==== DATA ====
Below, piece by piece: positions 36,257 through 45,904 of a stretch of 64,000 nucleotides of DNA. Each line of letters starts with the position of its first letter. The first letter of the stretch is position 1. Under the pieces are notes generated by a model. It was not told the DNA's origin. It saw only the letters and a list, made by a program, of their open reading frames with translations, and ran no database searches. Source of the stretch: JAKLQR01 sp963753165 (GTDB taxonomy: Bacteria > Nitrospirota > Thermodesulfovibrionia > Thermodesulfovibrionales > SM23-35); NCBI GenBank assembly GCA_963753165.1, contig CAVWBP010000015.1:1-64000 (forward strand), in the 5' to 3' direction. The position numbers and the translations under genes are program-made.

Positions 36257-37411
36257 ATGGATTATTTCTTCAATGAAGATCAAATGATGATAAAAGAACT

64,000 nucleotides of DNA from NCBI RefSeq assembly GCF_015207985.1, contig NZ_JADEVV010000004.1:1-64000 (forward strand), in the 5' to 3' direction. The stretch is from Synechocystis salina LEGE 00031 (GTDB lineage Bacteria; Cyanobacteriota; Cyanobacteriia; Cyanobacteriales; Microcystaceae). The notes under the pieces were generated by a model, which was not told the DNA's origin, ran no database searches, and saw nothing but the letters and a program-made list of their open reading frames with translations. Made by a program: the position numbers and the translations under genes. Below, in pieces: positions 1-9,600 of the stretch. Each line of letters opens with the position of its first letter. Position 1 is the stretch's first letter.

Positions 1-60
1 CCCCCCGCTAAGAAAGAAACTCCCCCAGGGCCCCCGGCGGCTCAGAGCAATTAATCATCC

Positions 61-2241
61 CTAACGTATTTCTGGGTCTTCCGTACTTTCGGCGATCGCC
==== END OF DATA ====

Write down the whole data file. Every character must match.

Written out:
Below, piece by piece: positions 36,257 through 45,904 of a stretch of 64,000 nucleotides of DNA. Each line of letters starts with the position of its first letter. The first letter of the stretch is position 1. Under the pieces are notes generated by a model. It was not told the DNA's origin. It saw only the letters and a list, made by a program, of their open reading frames with translations, and ran no database searches. Source of the stretch: JAKLQR01 sp963753165 (GTDB taxonomy: Bacteria > Nitrospirota > Thermodesulfovibrionia > Thermodesulfovibrionales > SM23-35); NCBI GenBank assembly GCA_963753165.1, contig CAVWBP010000015.1:1-64000 (forward strand), in the 5' to 3' direction. The position numbers and the translations under genes are program-made.

Positions 36257-37411
36257 ATGGATTATTTCTTCAATGAAGATCAAATGATGATAAAAGAACT

64,000 nucleotides of DNA from NCBI RefSeq assembly GCF_015207985.1, contig NZ_JADEVV010000004.1:1-64000 (forward strand), in the 5' to 3' direction. The stretch is from Synechocystis salina LEGE 00031 (GTDB lineage Bacteria; Cyanobacteriota; Cyanobacteriia; Cyanobacteriales; Microcystaceae). The notes under the pieces were generated by a model, which was not told the DNA's origin, ran no database searches, and saw nothing but the letters and a program-made list of their open reading frames with translations. Made by a program: the position numbers and the translations under genes. Below, in pieces: positions 1-9,600 of the stretch. Each line of letters opens with the position of its first letter. Position 1 is the stretch's first letter.

Positions 1-60
1 CCCCCCGCTAAGAAAGAAACTCCCCCAGGGCCCCCGGCGGCTCAGAGCAATTAATCATCC

Positions 61-2241
61 CTAACGTATTTCTGGGTCTTCCGTACTTTCGGCGATCGCC